Forest Hills junior-senior high school construction update

Work continues on the $48 million Forest Hills junior-senior high school construction project in Sidman, Wednesday, June 8, 2016. The general contractor is Leonard S. Fiore Inc., of Altoona.

SIDMAN – Forest Hills School District’s approximately $48 million junior-senior high school was very much an active work zone this past week.

As Superintendent Edwin Bowser led a group of four faculty members through a quick tour of the district’s next educational hub, work crews were finishing brick work inside, cutting materials and taking care of a list of other tasks needed to get the campus ready for students by the target of January.

Before long, Forest Hills’ seventh- through 12th-graders will be walking into a learning environment that is far different than the sites the district has relied on for generations, he said.

Walls will be lined with interactive video screens – including a four-screen, programmable system near a casual student commons space.

A massive new auditorium will welcome crowds with a stage big enough to simultaneously fit both the high school chorus and band.

And students will be able to learn in modern classrooms or high-tech “break-out” spaces throughout the school – and dine in an enclosed outdoor courtyard.

“The nice thing about having a brand new building – while still being able to use our old one – is that we were able to take our time,” Bowser said.

The district relied on 21/2 years of feasibility studies, numerous school tours in eastern Pennsylvania and Pittsburgh, and the work of a 12-member architectural team to fine-tune a building that he said “will be truly unique in this area.”

Bowser and a small group of district employees had to don hard hats for their tour, walking past crews working both on the ground and on electric lifts. 

This fall, dry-walled rooms will be finished and furnished for tech education; science, technology, engineering and math labs and classroom spaces.

A 3-D art room equipped with Apple computers and a stadium-style, 180-capacity presentation space will also be included – the latter meant to serve as a school and community “epicenter” for special events, Bowser said.

‘Flexible and functional’

Technology will be overhead, too, he said. The new building will include a 96-camera security system that administrators will be able to access through wall-mounted displays or their cellphones.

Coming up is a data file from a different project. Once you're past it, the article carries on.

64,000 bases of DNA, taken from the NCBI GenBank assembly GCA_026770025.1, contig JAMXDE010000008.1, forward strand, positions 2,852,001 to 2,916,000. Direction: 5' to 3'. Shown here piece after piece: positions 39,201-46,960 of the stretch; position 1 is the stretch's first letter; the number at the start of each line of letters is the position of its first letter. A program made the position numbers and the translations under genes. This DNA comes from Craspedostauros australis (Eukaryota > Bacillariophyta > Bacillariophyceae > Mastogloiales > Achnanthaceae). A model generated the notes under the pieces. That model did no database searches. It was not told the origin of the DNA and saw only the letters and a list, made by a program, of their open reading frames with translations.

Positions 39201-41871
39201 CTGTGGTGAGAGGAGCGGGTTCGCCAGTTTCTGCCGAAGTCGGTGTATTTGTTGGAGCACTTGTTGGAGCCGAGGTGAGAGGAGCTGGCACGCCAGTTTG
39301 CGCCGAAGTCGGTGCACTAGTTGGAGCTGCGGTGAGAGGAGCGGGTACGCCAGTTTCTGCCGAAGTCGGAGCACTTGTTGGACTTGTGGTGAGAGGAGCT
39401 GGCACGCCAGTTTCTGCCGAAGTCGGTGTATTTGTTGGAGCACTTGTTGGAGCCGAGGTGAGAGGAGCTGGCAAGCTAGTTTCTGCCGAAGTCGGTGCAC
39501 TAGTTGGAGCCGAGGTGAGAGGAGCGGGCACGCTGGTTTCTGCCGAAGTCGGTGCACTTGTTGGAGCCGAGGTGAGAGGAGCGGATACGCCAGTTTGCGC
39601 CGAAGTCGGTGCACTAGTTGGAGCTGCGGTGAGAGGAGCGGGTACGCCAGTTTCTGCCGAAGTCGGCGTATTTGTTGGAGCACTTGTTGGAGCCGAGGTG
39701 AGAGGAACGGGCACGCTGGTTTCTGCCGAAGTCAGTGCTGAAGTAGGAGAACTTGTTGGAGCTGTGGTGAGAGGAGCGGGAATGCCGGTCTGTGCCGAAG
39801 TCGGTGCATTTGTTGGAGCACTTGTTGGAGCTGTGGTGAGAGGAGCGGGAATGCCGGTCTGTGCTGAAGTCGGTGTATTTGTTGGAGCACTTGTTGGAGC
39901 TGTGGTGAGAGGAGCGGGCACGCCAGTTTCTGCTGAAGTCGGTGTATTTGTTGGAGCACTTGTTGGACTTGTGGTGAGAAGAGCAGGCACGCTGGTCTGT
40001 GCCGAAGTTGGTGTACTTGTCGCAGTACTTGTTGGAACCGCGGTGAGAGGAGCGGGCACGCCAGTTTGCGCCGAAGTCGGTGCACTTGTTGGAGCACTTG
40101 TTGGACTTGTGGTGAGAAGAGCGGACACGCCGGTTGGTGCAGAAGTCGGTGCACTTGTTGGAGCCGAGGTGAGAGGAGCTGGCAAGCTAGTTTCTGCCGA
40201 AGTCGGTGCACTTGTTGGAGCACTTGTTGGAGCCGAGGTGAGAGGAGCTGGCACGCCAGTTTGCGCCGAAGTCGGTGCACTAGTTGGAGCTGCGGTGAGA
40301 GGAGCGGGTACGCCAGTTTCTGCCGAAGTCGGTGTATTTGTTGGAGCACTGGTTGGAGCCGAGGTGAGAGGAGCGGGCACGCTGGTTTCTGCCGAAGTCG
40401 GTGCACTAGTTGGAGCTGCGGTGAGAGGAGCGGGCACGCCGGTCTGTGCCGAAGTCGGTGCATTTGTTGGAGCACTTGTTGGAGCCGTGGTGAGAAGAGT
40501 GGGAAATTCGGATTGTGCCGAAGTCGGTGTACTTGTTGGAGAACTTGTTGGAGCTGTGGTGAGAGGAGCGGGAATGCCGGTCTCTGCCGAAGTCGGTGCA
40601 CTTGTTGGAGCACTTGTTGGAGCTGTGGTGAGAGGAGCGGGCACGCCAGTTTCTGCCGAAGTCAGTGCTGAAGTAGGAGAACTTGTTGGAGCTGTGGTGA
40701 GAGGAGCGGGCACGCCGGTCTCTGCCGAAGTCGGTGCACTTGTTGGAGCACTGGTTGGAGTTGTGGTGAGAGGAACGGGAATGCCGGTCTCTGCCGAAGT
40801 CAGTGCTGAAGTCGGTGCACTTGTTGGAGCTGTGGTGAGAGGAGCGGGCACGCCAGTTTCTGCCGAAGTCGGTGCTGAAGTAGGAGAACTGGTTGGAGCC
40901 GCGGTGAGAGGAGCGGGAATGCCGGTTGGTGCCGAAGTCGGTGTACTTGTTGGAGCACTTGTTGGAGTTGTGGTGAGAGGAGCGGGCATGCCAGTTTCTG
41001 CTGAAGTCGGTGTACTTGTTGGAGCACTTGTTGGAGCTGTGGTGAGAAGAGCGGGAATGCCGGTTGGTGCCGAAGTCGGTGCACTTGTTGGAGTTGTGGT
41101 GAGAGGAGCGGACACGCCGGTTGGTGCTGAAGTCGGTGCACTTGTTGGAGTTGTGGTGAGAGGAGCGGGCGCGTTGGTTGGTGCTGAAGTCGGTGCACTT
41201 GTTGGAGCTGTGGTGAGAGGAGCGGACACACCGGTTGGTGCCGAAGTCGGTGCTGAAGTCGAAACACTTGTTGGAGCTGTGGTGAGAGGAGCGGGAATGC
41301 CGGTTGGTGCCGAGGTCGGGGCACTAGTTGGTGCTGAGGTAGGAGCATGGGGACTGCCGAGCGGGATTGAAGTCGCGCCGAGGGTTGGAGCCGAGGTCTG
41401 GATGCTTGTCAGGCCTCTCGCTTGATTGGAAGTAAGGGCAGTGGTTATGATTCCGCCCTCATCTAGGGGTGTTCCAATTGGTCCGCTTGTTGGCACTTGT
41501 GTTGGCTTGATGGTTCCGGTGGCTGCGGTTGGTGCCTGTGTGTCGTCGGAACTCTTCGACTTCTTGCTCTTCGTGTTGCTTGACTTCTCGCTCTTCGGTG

All faculty and staff will need to use a key card and swipe system to access the school – and even their classroom doors, Bowser said.

“But if an emergency occurs, they’ll also be able to use the same card to lock any door,” he said.

The district has been working for years on the project, which at one point was

delayed a year after an initial round of bids came in well above expectations.

Forest Hills will move its middle- and high-schoolers into one complex that, aside from areas such as the auditorium and cafeteria, will be “distinctly separated” by designated wings, Bowser said.

The areas will also be color-coded: middle school space trimmed in yellow and high school space in green.

“The great thing is that everyone – whether it was the board, our teachers or our maintenance staff – really had a chance to have a say in what this building will become,” he said, adding that the district took innovative ideas that worked in other districts and incorporated them for Forest Hills.

“We’re proud of what we’re going to have,” Bowser said.

“And it’s going to be a working, flexible and functional building for a long time.”

‘Potential is limitless’

The district’s seventh- through 12th-grade band and music director, Mitch Custer, said his students are eager for the move.

“The facility and the new space we’re moving into is going to be fantastic,” he said, adding that band, chorus and theater students will be leaving behind a smaller, more restrictive auditorium for one “offering space we’ve never seen before.”

“I feel like the potential is limitless,” Custer said.

Bowser said the school project is expected to be complete by late November.

Students will finish the first half of the 2016-17 school year in their current locations. When they break for Christmas on Dec. 20, the district will work to transition staff to the new area, moving any furniture that is making the trip, Bowser said.

The new building is expected to be awaiting students when they return to school Jan. 9.

David Hurst is a reporter for The Tribune-Democrat. He can be reached at (814) 532-5053. Follow him on Twitter @TDDavidHurst and Instagram @TDDavidHurst.

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